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An Alphabet of Bisphenols – BPA-Free, but BPS, BPF, BPZ, and more still included…

The Myth of BPA-Free Plastic

Many of us feel reassured when we grab a plastic bottle to drink from if it has a sticker that says “BPA free”. However, mounting evidence is showing that the replacements for BPA might be just as harmful.

My husband and I recently got ourselves tested for different toxins in our bodies through Silent Spring InstituteWe were both low on many of the toxins tested for but the one place where we differed was in BPS.


Suzanne's BPS Results from Silent Spring Institute

Suzanne’s BPS Results from Silent Spring Institute

BPS Test Results for Matt Price

Matt’s results were higher than the US median on this one chemical.

Comparing US Median & Study Median Results

I found it interesting that of all of the study results I saw, this was the one chemical where the average of the people participating in the study was higher than the US median as well. On most chemicals, the average of the participants was lower than the US average, which is what you would expect from people knowledgeable enough about environmental toxins to take this test in the first place. I find it extremely interesting that on BPS, the participants were higher. I believe it might be because, like my husband, many participants look for the BPA-free label on plastics and believe they are okay with the plastics they are choosing. It is possible that BPS is being used as the replacement in water bottles labeled as BPA-free.

Bisphenols in Common Items

Bisphenols A, S, and F (BPA, BPS, and BPF), as well as additional bisphenols, are used primarily to make plastics and epoxy resins and coatings. BPA is found in some polycarbonate plastics, linings for aluminum food and beverage cans, and thermal receipt paper. BPS, sometimes used as a substitute to BPA, is commonly found in thermal receipt paper and is an ingredient in polycarbonate alternatives such as polyethersulfones. BPS and BPF have also been detected in canned food and beverages.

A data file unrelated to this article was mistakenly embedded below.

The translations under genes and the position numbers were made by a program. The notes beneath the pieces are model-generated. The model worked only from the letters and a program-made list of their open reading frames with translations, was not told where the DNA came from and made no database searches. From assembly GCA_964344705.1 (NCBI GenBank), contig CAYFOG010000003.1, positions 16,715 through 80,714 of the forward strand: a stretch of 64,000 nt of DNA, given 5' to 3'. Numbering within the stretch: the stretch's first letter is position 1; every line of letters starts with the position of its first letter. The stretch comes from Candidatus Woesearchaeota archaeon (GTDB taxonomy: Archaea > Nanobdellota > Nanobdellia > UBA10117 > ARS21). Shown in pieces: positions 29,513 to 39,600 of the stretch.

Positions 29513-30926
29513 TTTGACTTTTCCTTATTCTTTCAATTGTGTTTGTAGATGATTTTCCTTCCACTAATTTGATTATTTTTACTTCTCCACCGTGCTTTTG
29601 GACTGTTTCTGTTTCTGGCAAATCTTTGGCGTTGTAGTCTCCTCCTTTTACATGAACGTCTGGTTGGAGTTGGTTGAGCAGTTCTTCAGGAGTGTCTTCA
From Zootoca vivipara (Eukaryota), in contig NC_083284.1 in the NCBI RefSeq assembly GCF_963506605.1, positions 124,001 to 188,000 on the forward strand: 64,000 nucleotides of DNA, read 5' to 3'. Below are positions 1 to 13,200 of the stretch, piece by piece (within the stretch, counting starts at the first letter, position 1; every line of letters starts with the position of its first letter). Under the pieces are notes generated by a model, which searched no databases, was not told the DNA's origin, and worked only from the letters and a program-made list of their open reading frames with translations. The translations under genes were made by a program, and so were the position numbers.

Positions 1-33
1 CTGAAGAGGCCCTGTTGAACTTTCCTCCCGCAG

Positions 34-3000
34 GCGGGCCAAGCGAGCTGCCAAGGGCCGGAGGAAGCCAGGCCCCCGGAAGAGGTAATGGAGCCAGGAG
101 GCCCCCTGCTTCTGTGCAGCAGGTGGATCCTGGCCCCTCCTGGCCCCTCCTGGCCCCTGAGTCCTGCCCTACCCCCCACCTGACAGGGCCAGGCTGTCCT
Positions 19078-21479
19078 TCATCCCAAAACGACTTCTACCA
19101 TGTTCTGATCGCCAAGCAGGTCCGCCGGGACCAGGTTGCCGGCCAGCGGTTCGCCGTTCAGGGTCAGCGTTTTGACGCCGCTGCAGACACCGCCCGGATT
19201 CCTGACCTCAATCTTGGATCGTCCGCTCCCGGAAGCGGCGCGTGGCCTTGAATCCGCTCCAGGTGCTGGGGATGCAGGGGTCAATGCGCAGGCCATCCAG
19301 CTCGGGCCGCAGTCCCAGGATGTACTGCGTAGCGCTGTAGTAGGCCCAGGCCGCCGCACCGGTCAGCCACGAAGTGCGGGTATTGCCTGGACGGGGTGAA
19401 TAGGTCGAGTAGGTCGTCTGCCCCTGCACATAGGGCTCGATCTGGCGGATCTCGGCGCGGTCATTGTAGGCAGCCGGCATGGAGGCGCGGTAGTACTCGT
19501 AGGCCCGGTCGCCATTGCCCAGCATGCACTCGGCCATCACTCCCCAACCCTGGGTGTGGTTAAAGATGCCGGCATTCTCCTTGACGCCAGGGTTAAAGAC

Bisphenol exposure has been associated with reproductive disorders, cancer, neurodevelopmental problems and asthma.

New Legislation Coming to New York

Legislation might soon address this issue. The state of New York recently introduced a bill (NY S07944) that would expand the “Bisphenol A-free Children and Babies Act” of 2010 to cover several common BPA substitutes. Current law prohibits the sale of any children’s products containing BPA, but does not prohibit substitution of related chemicals that have similar structure and can cause similar health harm. The new legislation, scheduled to go into effect on December 31, 2019, was initiated after a recent study showed the estrogenic effects of six different bisphenols. The state amendment will expand the existing ban to now include: bisphenol AF, Z, S, F, AP, and B. 

This bill was designed as a response to multiple studies which conclude many BPA substitution chemicals are as, if not more, harmful than the chemicals they’re designed to replace. A study published in September 2017 found that 6 of these BPA substitutes mimic estrogen in breast cancer cells. Three of the six even more so than BPA itself. Learn more about the study in our article, BPA Substitute Chemicals May be More Harmful than BPA Itself

New York has been a leader in laws to remove toxic chemicals from products for years. The state has already banned mercury and polybrominated diphenyl ethers (compounds frequently used as flame retardants) in products. New York was also the first state in the US to ban the carcinogenic flame retardant TCEP and one of the first to ban BPA in baby bottles and sippy cups.

Update on NY S07944: Unfortunately, this bill died in committee. However, even though it is not moving forward, it is an important step that signals the growing awareness of the harms of BPA alternative chemicals on the market.

Source: http://greensciencepolicy.org/

Related Articles

Why BPA-Free Products Aren’t Any Better
There’s BPA in that Receipt Paper
BPA: Not Just in Baby Bottles
BPA Substitute Chemicals May be More Harmful than BPA Itself